Girl on a Bar Stool

Christian Books, General Fiction, Mystery & Thrillers

By Tim Roux

Publisher : Night Publishing

ABOUT Tim Roux

Tim Roux
I am a writer from Hull, in the North of England, living in Belgium.

I also help run a publishing company called Night Publishing (  which is dedicated to the cause that "all good books should be published", via its Night Reading (http:/ More...



When Adam Melton, the ambitious brand manager of Petrovsk Vodka went out on the town that night, he was hoping to pick up a beautiful girl and a few hints and tips from his target market, the vodka-swilling ladettes of Reading.

Meeting the sultry Yasemin at the bar in one of his favourite haunts, he got all that he was hoping for, and ominously more. Now he has been condemned to save the world.

The book looks at the idea of brand marketing from its basic business applications to its most sophisticated use - the branding of one of the major religions of the world - Christianity.

Comment by David Brett, author of ‘All These Are Memories Of My Voyage’: Another book by Tim Roux. How many is he writing all at once? As before, intense sense of the fun involved in telling a story. A louche, idealistic angel. Good on marketing, too. I believe every smooth word of this book. It is not fiction; the Labour party meeting was incredibly funny. I wish I could think these up!

Comment from T.L. Tyson, author of ‘Seeking Eleanor’: I do love your writing. This is a number of great things rolled into one; different and fun. I loved your style. It was interesting and chalked full of wit and wry. Really enjoyable.

Comment from Andrea Levin, author of ‘Last Days of the Transitional Objects Institute’: First off: wonderful title. And: wonderful voice - brash, sharp, tired-of-being-the-cleverest-fellow-in-the-room, informative, utterly obnoxious, self disparaging and - clearly - ripe for a life-changing event.

Comment from L. Anne Carrington, author of ‘The Cruiserweight’: Amazing premise. This is a fun way to learn about something as usually humdrum as marketing. Humor, biting sarcasm, impressive story and characters.

Comment from S.D. Gillen, author of ‘Eve’s Tear’: This was a very interesting read. I learned a lot about marketing (in a fun way). I also liked the voice in this story. I like the humorous sarcasm. Great stuff! I enjoyed this immensely and you write very well.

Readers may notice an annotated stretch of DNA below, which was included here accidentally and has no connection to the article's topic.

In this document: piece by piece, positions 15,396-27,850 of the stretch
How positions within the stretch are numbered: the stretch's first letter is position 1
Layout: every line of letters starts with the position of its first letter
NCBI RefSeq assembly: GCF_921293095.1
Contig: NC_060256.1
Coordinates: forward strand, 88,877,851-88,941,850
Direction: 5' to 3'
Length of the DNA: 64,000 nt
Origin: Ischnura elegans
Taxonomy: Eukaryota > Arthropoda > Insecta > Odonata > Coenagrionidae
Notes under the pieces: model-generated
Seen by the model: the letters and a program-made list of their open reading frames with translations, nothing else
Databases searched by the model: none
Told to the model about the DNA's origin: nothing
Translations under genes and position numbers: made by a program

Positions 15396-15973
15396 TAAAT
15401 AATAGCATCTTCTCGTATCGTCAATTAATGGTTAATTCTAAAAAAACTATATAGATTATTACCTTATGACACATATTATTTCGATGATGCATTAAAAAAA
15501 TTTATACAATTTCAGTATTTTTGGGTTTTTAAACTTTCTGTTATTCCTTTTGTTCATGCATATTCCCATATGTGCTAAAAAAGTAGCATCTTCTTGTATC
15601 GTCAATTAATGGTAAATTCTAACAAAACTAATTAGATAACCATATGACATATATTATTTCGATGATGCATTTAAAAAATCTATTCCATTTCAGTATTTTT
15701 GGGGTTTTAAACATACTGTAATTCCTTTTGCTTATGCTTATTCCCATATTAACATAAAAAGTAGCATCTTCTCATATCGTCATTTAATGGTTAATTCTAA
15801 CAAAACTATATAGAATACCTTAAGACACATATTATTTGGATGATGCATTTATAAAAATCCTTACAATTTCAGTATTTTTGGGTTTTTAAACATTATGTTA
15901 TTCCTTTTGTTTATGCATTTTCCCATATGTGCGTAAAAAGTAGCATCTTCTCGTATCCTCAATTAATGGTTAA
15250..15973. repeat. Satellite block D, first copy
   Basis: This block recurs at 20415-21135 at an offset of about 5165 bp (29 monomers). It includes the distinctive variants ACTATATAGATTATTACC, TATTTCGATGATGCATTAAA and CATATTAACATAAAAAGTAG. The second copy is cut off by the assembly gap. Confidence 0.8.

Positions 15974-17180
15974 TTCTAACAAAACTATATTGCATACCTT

Comment from D.A. Seaby, author of ‘BADD’: Being one of those sad people who realise they would probably not succeed in the task of selling £10 notes for a fiver, I was enormously impressed by this. I am seeing into a mind that is clearly a master of the art of persuasion. I also loved the twist at the end.

Comment from Katherine L. Holmes, author of ‘The Swan Bonnet’: This is brilliant in that the narrator presents some very intense strategy and office scenarios and can be fascinating. The vodka campaign, Adam's insurance background, the numbers, the ladettes and the people he works with were convincing and very informative for me - even if I did get a little lost with it at times. That you could make the particulars entertaining along with the challenge of the vodka issue says a lot for your style and your portrayal of characters. The sections with Yasemin and Adam's mother are a delightful respite - good dialogue! I enjoyed this insider's view of the ads that affect us and the finely honed style and wit.

Comment from Tony Freeman, author of ‘Life Bringer’: I like the ads about the vodka - and the naked girl would get most men’s attention. The use of a catch phrase if it gets known is a winner. I had a friend who was in advertising and did a catch phrase for milk. I know not so sexy but it pushed up sales tremendously. You had me hooked and I was very interested to see ‘How does a branding guy spend his day.” This is a great witty story. It is well written and just flows along.

Comment from 'a book a day' book reviewer Puss Reboots: Of the two Tim Roux novels I had the pleasure to review, Girl on a Bar Stool was by far my favorite. It's a nice mixture of social satire and metaphysics.

Comment from Nicholas Boving, author of ‘Warlock’: Very competent and flowing writing, very slick.

Comment from Mel Comley, author of ‘Unicorn’: You certainly have a way with words, I think you forgot to list 'comedy' in the genres. This is extremely polished.